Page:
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Transcript: Big Nate

Comics: Meet the Artist

Lincoln Peirce
Cartoonist,
Friday, August 27, 2004; 1:00 PM

Join Washington Post Comics page editor Suzanne Tobin online two Fridays each month to discuss the comics pages. From artists to writers to editors, Tobin is joined by a different guest for each show.

On Friday, Aug. 27, at 1 p.m. ET Tobin was joined by "Big Nate" cartoonist Lincoln Peirce for a special back-to-school discussion.


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Editor's Note: Washingtonpost.com moderators retain editorial control over Live Online discussions and choose the most relevant questions for guests and hosts; guests and hosts can decline to answer questions.

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Suzanne Tobin: Greetings, comics fans, and welcome to another edition of "Comics: Meet the Artist." Today our guest is Lincoln Peirce, creator of "Big Nate," who is joining us from his home studio/toy room in Portland, Maine. I know this because, as I talk on the phone with him while waiting for the 1:00 hour to strike, we can hear his kids in the background.

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Lincoln Peirce: thanks suzanne. great to be with you again.

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Alexandria, Va.: First of all, I'd like to say that "Big Nate" is one of my favorite comic strips. Many years ago, one of my friends had a book of "Big Nate" comics. I have looked recently, and haven't been able to find one. Are there any books of this comic strip that are still available?

Lincoln Peirce: bless your heart for enjoying that first big nate book! Unfortunately, there have not been any big nate books published since that one, which was called "Add More Babes." An editor of mine is working very hard to try to get a new book published soon. So keep your fingers crossed!

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Virginia: Before becoming a professional cartoonist, were you ever a school teacher?

Lincoln Peirce: yes, I taught high school at a boys' school in New York City for three years. I taught art and coached baseball. And I still do some teaching and coaching nowadays.

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Fairfax, Va.: Have you coached kids in a sport? Did you play sports as a kid, and what were you good or bad at it? Also, please share your most embarrassing grade-school experience. Thanks.

Lincoln Peirce: yes, I coach baseball and soccer, two sports I played as a kid. I was a good baseball player, not so hot at soccer. But my best sport, and one I still play in an "old men's league", is hockey.

My most embarrassing school moment? Difficult to say, there were so many. I'll spare you the gory details, but it probably involved getting dressed down in a very public way by some Mrs. Godfrey-ish teacher.

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Washington, D.C.: Hi, Lincoln. I didn't always like "Big Nate" when I first started reading it, but now it's one of my favorite comics.

What formed the basis for the strip when you started drawing it? And is it getting harder to be funny as some of your contemporaries become more edgy?

Lincoln Peirce: thanks, it's nice to know that Big Nate can "win people over" after they've read it awhile. I think that's true with many strips. It takes a while to get familiar with the characters, but they do grow on you eventually.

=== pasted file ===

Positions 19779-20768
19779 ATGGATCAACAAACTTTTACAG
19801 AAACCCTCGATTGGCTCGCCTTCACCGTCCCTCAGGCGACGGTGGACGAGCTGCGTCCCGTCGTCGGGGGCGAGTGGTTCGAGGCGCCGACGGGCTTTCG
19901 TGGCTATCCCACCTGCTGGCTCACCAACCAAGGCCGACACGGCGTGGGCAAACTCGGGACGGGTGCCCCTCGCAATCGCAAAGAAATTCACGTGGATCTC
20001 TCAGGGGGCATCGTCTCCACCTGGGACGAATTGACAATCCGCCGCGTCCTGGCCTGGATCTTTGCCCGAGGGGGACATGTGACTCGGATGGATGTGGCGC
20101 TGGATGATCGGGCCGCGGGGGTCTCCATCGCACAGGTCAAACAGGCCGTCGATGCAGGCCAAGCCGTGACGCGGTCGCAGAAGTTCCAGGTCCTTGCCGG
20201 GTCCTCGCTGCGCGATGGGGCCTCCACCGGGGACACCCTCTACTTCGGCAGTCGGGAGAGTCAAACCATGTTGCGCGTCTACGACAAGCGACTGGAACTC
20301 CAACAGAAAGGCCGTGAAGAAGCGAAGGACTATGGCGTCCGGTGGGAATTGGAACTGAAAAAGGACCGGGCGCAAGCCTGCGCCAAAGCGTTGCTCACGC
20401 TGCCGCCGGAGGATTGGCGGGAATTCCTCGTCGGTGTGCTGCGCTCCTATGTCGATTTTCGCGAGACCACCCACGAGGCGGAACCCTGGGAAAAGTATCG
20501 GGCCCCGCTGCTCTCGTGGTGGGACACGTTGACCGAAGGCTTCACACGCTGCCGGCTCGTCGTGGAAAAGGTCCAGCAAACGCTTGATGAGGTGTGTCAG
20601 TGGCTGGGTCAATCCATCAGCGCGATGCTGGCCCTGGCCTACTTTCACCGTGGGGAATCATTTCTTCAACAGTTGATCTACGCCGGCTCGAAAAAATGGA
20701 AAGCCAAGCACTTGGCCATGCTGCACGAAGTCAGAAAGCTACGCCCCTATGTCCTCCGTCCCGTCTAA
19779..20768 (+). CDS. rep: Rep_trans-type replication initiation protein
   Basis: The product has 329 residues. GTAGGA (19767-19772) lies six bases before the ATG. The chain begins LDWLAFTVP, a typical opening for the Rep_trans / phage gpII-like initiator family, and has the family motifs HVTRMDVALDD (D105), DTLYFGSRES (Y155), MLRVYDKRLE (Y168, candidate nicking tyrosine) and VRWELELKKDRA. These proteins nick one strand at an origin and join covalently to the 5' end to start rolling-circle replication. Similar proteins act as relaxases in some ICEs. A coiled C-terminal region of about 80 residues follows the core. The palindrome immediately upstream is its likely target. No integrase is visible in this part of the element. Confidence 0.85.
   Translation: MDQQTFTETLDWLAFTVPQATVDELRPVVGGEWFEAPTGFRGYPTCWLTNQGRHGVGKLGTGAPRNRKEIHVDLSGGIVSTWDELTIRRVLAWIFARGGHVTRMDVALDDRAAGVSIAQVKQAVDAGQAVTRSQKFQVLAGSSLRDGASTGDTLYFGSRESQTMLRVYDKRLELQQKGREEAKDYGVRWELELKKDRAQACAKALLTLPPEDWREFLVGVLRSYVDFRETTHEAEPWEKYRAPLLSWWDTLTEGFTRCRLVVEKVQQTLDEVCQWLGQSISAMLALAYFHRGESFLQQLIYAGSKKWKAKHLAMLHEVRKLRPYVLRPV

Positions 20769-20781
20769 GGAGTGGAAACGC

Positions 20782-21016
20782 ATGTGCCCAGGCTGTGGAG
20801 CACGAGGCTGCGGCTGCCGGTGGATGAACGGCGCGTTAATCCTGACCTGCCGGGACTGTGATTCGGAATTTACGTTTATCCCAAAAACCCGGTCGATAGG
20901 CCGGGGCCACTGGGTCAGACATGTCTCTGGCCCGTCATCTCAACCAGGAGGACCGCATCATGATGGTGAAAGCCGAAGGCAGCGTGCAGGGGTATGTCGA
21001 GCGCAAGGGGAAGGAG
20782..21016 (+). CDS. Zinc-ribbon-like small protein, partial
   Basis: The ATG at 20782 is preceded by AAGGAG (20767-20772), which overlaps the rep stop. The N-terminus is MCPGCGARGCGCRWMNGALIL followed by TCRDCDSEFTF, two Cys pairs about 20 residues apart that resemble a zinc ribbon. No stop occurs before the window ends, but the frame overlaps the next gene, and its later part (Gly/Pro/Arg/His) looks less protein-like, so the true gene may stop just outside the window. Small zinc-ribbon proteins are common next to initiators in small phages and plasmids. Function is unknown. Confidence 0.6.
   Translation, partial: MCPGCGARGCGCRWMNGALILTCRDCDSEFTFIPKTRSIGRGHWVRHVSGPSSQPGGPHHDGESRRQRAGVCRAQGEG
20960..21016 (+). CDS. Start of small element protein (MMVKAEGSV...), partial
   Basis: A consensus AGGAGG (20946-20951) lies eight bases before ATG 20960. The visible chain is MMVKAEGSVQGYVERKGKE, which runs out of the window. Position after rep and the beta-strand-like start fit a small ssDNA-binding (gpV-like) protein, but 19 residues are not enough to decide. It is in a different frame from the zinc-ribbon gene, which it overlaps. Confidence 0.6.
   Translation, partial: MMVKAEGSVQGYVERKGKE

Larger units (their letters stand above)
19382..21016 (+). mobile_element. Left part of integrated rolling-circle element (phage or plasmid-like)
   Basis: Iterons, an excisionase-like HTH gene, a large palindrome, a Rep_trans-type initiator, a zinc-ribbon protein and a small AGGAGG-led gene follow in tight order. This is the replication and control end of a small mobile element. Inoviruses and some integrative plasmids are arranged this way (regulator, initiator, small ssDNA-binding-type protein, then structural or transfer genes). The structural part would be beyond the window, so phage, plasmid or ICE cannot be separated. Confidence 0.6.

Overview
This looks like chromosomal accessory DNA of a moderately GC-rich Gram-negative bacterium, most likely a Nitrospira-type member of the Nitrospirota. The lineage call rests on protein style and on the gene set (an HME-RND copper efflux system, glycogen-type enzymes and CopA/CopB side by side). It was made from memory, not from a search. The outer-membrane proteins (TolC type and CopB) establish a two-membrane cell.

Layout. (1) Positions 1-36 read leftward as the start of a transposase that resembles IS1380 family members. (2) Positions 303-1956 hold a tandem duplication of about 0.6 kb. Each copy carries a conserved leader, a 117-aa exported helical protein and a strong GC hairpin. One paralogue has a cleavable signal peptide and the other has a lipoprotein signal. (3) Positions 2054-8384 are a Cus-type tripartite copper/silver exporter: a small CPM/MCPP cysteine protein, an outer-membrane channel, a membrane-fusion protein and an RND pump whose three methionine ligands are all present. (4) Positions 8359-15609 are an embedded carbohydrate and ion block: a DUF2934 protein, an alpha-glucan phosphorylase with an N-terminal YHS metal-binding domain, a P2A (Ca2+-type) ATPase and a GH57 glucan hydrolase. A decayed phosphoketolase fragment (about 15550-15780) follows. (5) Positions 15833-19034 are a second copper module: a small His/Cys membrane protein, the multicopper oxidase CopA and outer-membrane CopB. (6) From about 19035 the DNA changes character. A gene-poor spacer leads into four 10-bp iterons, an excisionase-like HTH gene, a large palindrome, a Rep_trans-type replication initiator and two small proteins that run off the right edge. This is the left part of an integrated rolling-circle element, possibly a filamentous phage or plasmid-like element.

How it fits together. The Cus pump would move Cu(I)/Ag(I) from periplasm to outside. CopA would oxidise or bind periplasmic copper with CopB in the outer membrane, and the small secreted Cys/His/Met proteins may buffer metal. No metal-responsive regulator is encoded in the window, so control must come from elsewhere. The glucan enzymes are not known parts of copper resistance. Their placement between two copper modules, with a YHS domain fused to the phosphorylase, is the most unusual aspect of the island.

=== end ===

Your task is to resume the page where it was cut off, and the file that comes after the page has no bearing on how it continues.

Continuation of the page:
Big Nate started out as more of a "domestic humor" strip than it is now. It was my intention to feature a lot of stories about Nate's single dad, and all the comic possibilities inherent in that. But before too long, I realized that the part of the strip that I enjoyed most was the school humor. I'd been a teacher myself, and schools can be very funny places.

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Burke, Va.: Hi, Big Nate is my family's favorite strip. We were all wondering when to expect some new Big Nate Books? We are not fans of the e-book format and would like some more like, "Add More Babes."

Thanks, The Watsons.

Lincoln Peirce: hi guys. Yes, the e-book idea was sort of a failed experiment. I think everyone prefers a good old-fashioned paperback that you can read over and over again. So we'll keep hoping for a publisher to come along who likes Big Nate as much as you do.

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Alexandria, Va.: I've enjoyed your strip for many years, although I must admit I find Nate the least likeable character in it!;

Is "Add More Babes?" the only Big Nate book collection that has been published? I seem to remember that I saw an ad for another one years ago and tried to order it, but the publishing company had gone out of business and my letter was returned. I couldn't find any others listed on the used-book Web sites.

Lincoln Peirce: yes, I try to walk that fine line between Nate being exasperatingly lovable and obnoxious. Sometimes obnoxious wins out. But I think it's important, especially in a strip that features a kid, not to make him overly likable or precious. Then the humor in the strip tends to become cloying or sentimental, and I'm not a fan of that.

A couple other people have asked about Big Nate books, and I wish I could tell you there's another one on the way. But as of right now, nothing is definite.

However, there are a lot of other great Big Nate items available thru the big nate store. go to comics.com/comics/bignate!

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Washington, DC: Why is your last name spelled wrong?

Lincoln Peirce: my name's spelled right, it's the rest of the world that's screwed up.

No, seriously...my name is spelled Peirce and it's pronounced "purse." I probably would have changed it years ago, but I'm named after my father and grandfather, and so to change the spelling or the pronunciation would not be respectful.